I want to thank each and every veteran, first responder and those unsung heroes who have quietly
faced trauma in one way or another to help others. I honor you.
As the child of two veterans both in post-traumatic stress, I understand not only what you have
sacrificed, but the impact of a traumatized parent on a family. My parents did not fall into the drug
and alcohol pit, nor were they violent. However, I watched as they cycled through mood swings,
dissociation, nightmares, flashbacks, avoidance, triggers, and physical problems. At times, it was
an obsessive conversation between my father and his fellow veterans. At other times, it was the
cold silence of the elephant in the room that every family member avoided as my mother tried to
deal with the black depressions that hounded her life. Even though they tried, there was little joy.
As children, my brothers and I grew up assuming these behaviours were normal. And they were
normal ……..to families living with PTSD. This effect goes on for generations unless it is treated
The impact of PTSD on families has been recorded in David Finkel’s new book Thank You for Your
While there are issues unique to each population of those who experience post-traumatic stress
(PTSD), there are overlaps in presentation. Whether you are a veteran, first responder, the victim
of a crime, accident, human trafficking, or some kind of abuse (physical, sexual, extreme or ritual),
or if you have experienced a long-term relationship with a narcissist, post-traumatic stress, has,
at its core, a similar presentation. These issues effect more than just the person who experienced
or witnessed the traumatizing incident. To some degree, they impact everyone around them,
including future generations.
I started this article with the stress PTSD places on families because for veterans, police officers
and others in uniform who are repeatedly exposed to stressful, dangerous situations, there is a
culture of ‘man up’. There is the idea that you can deal with it on your own. How is that working
for you? How is it working for those you love?
It didn’t work for the four young veterans who recently took their own lives. So tragic.
I realize that a main motivator for those who risk themselves is to save others. You and your
family need to have courage to face what could be the biggest challenge of your life…yourself,
your thoughts and feelings. It is time to save your loved ones by first saving yourself.
For hundreds, perhaps thousands of years, the emotions of our people were sacrificed on
battlefields and in soul-numbing working conditions. We could not afford to have emotion under
those circumstances. This avoidance of feelings became a cultural norm as our ancestors died or
were wounded physically and emotionally. We learned from infancy to keep a stiff upper lip, to not
speak about our problems, to grow up and stop being such a crybaby. This toughen up culture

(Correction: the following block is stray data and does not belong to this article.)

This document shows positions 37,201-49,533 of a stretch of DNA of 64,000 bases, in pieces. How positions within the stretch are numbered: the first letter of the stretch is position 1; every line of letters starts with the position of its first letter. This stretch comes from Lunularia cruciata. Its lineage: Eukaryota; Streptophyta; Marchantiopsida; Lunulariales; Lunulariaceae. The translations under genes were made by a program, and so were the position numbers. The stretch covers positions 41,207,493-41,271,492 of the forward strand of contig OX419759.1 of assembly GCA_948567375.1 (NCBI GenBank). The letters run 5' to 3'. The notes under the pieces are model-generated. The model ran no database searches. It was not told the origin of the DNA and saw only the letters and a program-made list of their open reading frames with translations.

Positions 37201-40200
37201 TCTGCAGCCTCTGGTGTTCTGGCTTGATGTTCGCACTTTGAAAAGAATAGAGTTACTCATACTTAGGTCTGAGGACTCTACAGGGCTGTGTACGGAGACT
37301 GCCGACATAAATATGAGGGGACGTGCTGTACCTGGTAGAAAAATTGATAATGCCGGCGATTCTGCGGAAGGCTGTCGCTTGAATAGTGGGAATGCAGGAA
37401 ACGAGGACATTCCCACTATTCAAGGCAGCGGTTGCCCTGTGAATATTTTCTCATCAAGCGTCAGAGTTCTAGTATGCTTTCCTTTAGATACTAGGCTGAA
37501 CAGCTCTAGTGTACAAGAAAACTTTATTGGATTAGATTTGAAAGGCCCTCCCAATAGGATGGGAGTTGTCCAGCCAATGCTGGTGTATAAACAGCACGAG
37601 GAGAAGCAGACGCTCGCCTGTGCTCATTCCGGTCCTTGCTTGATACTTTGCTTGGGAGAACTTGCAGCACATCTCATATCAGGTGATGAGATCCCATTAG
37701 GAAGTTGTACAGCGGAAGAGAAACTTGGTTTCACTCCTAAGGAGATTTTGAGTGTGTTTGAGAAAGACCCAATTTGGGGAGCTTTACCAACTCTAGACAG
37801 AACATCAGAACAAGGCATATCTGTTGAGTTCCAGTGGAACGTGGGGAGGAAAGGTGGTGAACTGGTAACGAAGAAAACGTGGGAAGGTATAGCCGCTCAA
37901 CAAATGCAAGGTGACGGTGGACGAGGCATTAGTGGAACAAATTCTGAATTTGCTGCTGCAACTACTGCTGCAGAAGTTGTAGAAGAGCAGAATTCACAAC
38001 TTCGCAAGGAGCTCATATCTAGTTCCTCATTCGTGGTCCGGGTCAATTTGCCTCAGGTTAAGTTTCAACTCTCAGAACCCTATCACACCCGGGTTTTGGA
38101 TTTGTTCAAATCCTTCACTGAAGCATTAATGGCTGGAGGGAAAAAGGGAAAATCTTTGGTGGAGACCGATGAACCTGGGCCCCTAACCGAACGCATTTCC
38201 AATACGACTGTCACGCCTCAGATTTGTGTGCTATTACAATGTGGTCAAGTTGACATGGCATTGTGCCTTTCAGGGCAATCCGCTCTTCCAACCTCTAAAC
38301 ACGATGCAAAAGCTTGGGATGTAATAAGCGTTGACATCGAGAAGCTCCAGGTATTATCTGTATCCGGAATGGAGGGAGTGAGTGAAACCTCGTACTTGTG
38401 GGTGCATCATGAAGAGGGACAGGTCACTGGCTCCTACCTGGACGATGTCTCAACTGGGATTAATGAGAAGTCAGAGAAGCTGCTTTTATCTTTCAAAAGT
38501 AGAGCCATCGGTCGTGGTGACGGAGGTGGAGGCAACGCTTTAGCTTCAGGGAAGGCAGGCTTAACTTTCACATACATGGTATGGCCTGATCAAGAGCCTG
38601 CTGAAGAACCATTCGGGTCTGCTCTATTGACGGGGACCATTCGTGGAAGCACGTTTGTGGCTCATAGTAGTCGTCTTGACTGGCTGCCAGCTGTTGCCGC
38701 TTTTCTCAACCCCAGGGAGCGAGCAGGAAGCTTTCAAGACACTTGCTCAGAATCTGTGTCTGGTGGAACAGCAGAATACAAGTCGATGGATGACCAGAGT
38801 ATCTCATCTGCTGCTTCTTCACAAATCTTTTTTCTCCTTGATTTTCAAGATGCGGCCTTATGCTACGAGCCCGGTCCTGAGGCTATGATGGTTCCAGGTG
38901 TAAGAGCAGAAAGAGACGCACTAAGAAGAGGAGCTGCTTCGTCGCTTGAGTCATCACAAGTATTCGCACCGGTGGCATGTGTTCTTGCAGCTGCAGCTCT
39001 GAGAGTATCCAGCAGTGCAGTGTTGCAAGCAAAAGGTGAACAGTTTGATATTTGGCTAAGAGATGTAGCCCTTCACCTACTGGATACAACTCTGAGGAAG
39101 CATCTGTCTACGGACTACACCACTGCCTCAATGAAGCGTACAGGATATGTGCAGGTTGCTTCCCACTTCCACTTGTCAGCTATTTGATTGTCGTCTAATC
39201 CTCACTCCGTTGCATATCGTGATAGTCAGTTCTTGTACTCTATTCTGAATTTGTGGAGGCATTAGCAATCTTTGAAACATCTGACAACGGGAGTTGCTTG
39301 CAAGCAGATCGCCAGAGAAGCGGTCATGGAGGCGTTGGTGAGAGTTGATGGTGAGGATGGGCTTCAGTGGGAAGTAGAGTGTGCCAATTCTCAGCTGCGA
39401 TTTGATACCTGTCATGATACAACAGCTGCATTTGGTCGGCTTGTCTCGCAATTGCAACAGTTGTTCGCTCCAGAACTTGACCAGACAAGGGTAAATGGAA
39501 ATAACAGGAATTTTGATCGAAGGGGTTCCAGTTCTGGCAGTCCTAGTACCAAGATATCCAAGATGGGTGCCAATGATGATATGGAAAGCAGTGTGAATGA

still destroys our humanity.
As family members and human beings we need to deal with our emotions. When we suppress
or repress them, we pay huge prices in terms of our quality of life, sanity and health of not only
ourselves but for generations to come.
The biggest tragedy is that the most powerful methods to heal PTSD and safely and effectively
deal with our feelings are relatively unknown. Energy Psychology (EP) is a cutting-edge method
that really works for trauma. Lest it seem too unusual, Harvard Medical School now teaches
acupuncture, the basic form of energy balancing. Energy psychology has recently been accepted
by the American Psychological Association. There is some very exciting research. The work of
Dr. David Feinstein is showing dramatic, encouraging results.
In my clinical experience as a psychotherapist, using energy psychology, I have helped many
people suffering from PTSD. Besides teaching clients basic energy balancing, I use a method
called Swaying. As yet, Swaying, while effective, has not been proven. Other EP methodologies,
such as Gary Craig’s Emotional Freedom Technique (EFT), also practiced by Nick Ortner as
Tapping; and Eye Movement Desensitization Reprogramming (EMDR) are already well on their
way to being recognized among practitioners and the general public.
Of course, working with a skilled therapist is the best route. However, you can start to help
yourself by learning some of these methods. You can do a search about Tapping, EFT or several
other EP methods. As you learn them, you will quickly access the emotional and mental freedom
for which you fought so hard. All you have to lose is the trauma.
My gift for you is the awareness that energy psychology can deal with your PTSD. There is hope
for a great life.
Peace and joy for the holiday season.
Eden, Donna; Feinstein, David Ph.D. Energy Medicine
Gallo, Fred P. Ph.D. Energy Tapping for Trauma
Mayer, Michael Ph.D. Energy Psychology